The first category was the national open scholarship for the best NSSCH student in six higher-level subjects. The prize money was N$2 500 and this was awarded to Sharzaan Putter from Windhoek Gymnasium Private School. The school principal received the prize on her behalf.
Furthermore, prizes for the second best learners in six higher-level subjects (N$2 000 each) was given to Diehl Kyana from St Paul’s College and Kersten Marko from Delta Secondary School.
The third category was the national prizes for the top achievers in five higher-level subjects with prize money of N$2 000. The recipients were Berry Johane from Windhoek Gymnasium Private School and Olajide Michael from St Boniface College.
Among the high-flyers was Feliciter Rushubiza from St Boniface College in the Kavango East Region. Rushubiza was in the top ten and took the first place for the NSSCO. She received a prize of N$2 000 alongside Remigius Manuwere, also from St Boniface College.
The event was a lengthy one but the pride ran high in the auditorium full of gratified students, teachers and parents.
Education minister Katrina Hanse-Himarwa shared her gratitude to the sponsors and thanked them for the ongoing financial support.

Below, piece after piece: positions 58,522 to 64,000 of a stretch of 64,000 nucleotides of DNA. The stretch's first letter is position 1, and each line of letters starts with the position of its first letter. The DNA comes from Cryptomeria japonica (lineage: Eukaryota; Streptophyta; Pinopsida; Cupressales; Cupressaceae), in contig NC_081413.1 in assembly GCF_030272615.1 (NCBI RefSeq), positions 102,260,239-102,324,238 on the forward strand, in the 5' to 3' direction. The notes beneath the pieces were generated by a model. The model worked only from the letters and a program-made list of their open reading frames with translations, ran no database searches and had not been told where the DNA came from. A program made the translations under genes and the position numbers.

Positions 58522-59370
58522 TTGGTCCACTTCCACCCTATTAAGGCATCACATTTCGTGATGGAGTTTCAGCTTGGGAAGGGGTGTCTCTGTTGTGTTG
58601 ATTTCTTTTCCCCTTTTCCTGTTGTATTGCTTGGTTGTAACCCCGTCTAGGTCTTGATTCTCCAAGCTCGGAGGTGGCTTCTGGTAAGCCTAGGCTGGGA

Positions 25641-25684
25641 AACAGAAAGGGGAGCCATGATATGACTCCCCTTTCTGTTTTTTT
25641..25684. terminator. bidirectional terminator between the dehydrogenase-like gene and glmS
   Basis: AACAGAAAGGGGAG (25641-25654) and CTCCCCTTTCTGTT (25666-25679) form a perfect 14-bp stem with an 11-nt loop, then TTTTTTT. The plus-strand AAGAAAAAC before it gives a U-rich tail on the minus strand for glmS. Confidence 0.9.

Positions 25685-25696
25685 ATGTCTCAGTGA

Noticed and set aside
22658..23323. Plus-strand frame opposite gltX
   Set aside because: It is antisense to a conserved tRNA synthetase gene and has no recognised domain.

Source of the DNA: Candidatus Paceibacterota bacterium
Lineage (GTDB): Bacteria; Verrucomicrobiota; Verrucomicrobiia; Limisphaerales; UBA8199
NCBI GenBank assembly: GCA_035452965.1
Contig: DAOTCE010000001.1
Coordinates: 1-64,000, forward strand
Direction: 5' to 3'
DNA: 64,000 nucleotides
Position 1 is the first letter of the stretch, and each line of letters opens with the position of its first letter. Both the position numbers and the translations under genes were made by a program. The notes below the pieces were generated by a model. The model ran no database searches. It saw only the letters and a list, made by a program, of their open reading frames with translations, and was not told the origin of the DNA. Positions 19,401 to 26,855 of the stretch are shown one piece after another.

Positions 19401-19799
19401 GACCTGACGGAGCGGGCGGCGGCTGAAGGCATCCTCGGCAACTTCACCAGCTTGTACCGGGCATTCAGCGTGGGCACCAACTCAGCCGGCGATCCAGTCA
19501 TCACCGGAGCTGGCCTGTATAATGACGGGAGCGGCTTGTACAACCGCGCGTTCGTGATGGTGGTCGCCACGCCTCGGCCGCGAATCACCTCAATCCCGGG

“As our regular sponsors, you are our greatest enablers. You did not shy away from your responsibilities and remained on-board this ship of education, despite the hardships that your companies/institutions might face during these hard times,” she said.
The minister also mentioned that 2019 is the year of accountability and said that learners and teachers are expected to account for what has been provided to them during the academic year.
He shared that reflective of the Transparency International (TI) rankings, indeed Namibia has always been one of the top five least corrupt countries in Africa.
However, this allegedly indicates mediocrity as the ranking is just below five out of ten, which in essence reflects as neither good nor bad, “just hanging in there” since 2004.
Coetzee further critiqued that Namibia's average rating over 18 years is 4.8 and for the last 10 years it has been 4.7. This can be interpreted from a statistical perspective to mean that the mode (which is the value that occurs the most) is 4.5 and is of more value than the average, as it is the value often sampled.
Hence the median (which is the middle value of the ratings) is equally 4.5.
As such, considering the similar mode and median ratings for Namibia, the accurate conclusion is that “Namibia is 45% corruption-free and 55 % corrupt”.
Hence, “provided that the most dependant variables stay the same, the country is more likely to be corrupt in the near future than less corrupt,” he explained.
This, according to Coetzee, implies that Namibia is actually “failing to tackle corruption” from an international perspective. Also speaking on corruption indexes and rankings, Finnish ambassador Pirrkko-Liisa Kyöstilä said: “The indexes and rankings are of course very important, but they can sometimes also lull us into thinking that there is no room for improvement. However, it is important to continue efforts to eliminate corruption-inducing opportunities, incentives and loopholes.”